King Mu of Chou made a tour of inspection in the west. He crossed the K'un-lun range, but turned back before he reached the Yen mountains.Go here to read the introductory post to the chapters of the Book of Lieh Tzu.
On his return journey, before arriving in China, a certain artificer was presented to him, by name Yen Shih. King Mu received him in audience, and asked what he could do. 'I will do anything,' replied Yen Shih, 'that your Majesty may please to command. But there is a piece of work, already finished, that I should like to submit first to your Majesty's inspection.'
'Bring it with you to-morrow.' said the King, 'and we will look at it together.'
So Yen Shih called again the next day, and was duly admitted to the royal presence. 'Who is that man accompanying you?' asked the King. 'That, Sire, is my own handiwork. He can sing and he can act.'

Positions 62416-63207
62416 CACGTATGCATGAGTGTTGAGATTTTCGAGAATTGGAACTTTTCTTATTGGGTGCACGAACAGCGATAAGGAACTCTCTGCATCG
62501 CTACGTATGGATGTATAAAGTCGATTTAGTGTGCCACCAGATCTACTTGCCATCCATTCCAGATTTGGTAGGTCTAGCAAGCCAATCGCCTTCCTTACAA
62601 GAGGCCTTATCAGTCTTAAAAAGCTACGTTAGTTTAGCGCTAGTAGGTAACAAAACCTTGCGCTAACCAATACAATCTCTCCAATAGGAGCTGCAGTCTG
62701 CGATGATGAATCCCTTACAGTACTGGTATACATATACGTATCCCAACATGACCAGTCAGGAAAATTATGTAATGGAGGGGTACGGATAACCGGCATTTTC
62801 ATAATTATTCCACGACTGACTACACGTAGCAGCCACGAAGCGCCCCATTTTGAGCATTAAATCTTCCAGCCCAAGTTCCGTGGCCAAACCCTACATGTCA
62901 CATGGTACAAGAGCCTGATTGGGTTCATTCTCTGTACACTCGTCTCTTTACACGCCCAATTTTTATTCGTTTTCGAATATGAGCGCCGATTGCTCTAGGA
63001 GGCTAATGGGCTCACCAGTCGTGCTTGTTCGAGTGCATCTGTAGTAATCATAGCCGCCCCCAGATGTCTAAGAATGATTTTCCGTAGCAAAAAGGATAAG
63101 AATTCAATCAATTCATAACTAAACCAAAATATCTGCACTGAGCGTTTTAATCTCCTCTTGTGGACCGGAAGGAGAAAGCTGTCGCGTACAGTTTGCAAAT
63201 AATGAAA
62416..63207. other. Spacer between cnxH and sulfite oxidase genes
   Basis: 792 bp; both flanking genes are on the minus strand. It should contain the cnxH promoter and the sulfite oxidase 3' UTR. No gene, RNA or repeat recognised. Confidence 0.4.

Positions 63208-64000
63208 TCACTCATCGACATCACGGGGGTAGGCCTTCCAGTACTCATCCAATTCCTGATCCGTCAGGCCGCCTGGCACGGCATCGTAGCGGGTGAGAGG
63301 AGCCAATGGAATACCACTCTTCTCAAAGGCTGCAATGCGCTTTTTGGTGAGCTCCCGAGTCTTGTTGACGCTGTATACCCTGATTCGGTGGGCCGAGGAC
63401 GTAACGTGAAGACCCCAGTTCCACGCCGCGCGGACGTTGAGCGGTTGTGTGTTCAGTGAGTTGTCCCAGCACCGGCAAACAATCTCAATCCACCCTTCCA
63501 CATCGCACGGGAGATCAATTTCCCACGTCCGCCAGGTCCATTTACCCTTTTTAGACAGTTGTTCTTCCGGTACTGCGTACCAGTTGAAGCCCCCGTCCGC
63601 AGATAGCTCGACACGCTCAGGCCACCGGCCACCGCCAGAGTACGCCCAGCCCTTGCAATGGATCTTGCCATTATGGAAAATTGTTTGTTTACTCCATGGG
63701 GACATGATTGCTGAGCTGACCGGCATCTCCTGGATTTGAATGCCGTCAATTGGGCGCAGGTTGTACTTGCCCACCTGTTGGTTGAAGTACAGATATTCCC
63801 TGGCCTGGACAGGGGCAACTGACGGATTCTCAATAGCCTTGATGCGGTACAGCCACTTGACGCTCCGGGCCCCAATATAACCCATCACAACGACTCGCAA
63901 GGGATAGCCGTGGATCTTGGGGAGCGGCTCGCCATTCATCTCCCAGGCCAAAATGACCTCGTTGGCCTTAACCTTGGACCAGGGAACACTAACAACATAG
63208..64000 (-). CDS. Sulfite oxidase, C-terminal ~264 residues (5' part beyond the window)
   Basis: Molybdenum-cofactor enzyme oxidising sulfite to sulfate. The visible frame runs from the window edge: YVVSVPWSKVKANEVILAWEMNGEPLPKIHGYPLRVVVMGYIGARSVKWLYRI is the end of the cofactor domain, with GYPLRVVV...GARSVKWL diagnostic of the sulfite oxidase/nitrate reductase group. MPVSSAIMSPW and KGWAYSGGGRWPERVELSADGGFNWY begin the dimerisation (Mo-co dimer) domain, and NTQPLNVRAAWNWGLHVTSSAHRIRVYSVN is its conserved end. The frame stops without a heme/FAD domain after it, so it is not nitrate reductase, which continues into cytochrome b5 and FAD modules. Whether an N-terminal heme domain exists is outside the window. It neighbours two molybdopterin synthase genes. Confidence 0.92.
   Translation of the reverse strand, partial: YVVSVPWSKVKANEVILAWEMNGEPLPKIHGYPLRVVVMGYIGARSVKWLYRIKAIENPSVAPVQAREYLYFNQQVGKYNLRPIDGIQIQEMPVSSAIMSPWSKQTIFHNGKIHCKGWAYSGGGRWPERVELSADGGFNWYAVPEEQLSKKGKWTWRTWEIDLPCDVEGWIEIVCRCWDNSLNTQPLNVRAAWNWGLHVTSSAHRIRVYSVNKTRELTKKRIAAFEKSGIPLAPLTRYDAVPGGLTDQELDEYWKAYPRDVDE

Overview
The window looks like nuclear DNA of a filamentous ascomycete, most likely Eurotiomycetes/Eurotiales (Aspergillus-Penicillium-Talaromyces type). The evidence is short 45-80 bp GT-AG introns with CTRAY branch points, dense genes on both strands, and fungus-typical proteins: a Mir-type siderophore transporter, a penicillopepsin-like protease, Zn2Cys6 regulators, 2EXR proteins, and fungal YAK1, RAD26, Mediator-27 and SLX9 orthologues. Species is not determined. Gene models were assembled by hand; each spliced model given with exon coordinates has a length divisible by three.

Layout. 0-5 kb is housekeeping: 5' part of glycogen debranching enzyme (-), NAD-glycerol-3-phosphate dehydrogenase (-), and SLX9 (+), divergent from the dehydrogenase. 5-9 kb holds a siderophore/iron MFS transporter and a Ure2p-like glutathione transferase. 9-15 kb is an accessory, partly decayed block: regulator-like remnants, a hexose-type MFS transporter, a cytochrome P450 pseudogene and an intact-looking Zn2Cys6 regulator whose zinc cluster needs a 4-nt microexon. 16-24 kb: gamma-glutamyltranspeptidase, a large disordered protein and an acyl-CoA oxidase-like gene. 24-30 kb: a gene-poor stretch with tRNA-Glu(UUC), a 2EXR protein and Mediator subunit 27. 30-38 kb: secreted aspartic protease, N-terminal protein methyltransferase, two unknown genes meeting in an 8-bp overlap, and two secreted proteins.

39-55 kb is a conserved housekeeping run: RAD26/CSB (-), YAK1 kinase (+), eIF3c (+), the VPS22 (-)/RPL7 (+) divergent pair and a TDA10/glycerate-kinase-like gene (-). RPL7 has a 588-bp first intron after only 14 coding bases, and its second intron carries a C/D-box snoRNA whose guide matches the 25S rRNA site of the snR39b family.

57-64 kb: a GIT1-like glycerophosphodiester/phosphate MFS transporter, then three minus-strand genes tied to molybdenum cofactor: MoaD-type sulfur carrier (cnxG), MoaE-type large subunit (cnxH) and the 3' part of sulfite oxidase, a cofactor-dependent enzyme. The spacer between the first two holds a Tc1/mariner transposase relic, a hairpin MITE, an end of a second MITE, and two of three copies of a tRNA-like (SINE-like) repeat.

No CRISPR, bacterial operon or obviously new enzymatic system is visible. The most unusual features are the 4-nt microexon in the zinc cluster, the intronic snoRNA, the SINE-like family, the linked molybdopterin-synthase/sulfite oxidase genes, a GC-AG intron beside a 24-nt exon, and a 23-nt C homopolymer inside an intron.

The King stared at the figure in astonishment. It walked with rapid strides, moving its head up and down, so that any one would have taken it for a live human being. The artificer touched its chin, and it began singing, perfectly in tune. He touched its hand, and it started posturing, keeping perfect time. It went through any number of movements that fancy might happen to dictate. The King, looking on with his favorite concubine and the other inmates of his harem, could hardly persuade himself that it was not real.
~ Lionel Giles translation via Terebess Asia Online ~